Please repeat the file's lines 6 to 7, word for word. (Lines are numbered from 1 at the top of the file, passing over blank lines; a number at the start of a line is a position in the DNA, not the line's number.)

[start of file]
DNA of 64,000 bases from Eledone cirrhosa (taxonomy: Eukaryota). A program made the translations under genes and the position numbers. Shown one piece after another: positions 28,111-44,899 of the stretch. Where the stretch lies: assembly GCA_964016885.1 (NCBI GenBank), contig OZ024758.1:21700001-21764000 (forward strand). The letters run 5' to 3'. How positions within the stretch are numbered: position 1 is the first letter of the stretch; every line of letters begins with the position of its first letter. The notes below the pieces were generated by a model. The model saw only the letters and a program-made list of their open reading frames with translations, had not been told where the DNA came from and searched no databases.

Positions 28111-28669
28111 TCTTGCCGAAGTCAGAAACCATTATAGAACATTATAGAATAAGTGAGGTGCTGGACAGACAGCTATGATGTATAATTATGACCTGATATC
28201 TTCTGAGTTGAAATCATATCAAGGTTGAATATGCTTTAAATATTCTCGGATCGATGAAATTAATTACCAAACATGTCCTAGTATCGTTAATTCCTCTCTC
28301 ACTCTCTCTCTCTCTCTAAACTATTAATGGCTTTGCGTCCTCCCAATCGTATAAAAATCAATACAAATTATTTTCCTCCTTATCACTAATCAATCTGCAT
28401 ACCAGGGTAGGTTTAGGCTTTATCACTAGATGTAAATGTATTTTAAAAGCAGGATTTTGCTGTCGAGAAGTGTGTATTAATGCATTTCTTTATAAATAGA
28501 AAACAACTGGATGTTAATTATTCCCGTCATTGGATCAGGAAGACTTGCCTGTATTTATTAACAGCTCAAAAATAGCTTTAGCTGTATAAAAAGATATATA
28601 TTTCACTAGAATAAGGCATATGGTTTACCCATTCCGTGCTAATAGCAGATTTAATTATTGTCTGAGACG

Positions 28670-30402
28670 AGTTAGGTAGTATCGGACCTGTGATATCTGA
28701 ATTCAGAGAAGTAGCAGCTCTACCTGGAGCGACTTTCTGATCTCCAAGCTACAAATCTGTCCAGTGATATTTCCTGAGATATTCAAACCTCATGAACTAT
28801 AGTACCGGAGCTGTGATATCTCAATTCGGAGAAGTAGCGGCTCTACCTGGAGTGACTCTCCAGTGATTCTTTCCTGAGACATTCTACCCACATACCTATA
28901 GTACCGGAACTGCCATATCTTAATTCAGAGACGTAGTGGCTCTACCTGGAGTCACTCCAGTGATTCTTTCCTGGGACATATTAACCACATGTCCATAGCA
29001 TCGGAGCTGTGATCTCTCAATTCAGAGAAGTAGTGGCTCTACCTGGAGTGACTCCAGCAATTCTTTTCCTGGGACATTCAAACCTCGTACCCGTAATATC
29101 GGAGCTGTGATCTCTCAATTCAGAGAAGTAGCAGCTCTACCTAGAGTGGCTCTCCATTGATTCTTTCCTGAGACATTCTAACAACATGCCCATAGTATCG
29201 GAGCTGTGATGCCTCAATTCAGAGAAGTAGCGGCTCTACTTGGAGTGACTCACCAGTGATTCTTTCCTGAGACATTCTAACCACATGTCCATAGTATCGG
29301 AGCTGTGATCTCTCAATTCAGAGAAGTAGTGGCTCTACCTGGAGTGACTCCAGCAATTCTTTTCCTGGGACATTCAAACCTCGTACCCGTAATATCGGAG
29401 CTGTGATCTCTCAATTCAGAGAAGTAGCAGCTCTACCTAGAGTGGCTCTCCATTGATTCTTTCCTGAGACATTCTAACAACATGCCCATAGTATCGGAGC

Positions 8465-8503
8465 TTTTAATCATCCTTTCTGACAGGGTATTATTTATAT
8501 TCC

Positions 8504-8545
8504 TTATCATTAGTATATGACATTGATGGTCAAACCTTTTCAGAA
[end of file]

28401 ACCAGGGTAGGTTTAGGCTTTATCACTAGATGTAAATGTATTTTAAAAGCAGGATTTTGCTGTCGAGAAGTGTGTATTAATGCATTTCTTTATAAATAGA
28501 AAACAACTGGATGTTAATTATTCCCGTCATTGGATCAGGAAGACTTGCCTGTATTTATTAACAGCTCAAAAATAGCTTTAGCTGTATAAAAAGATATATA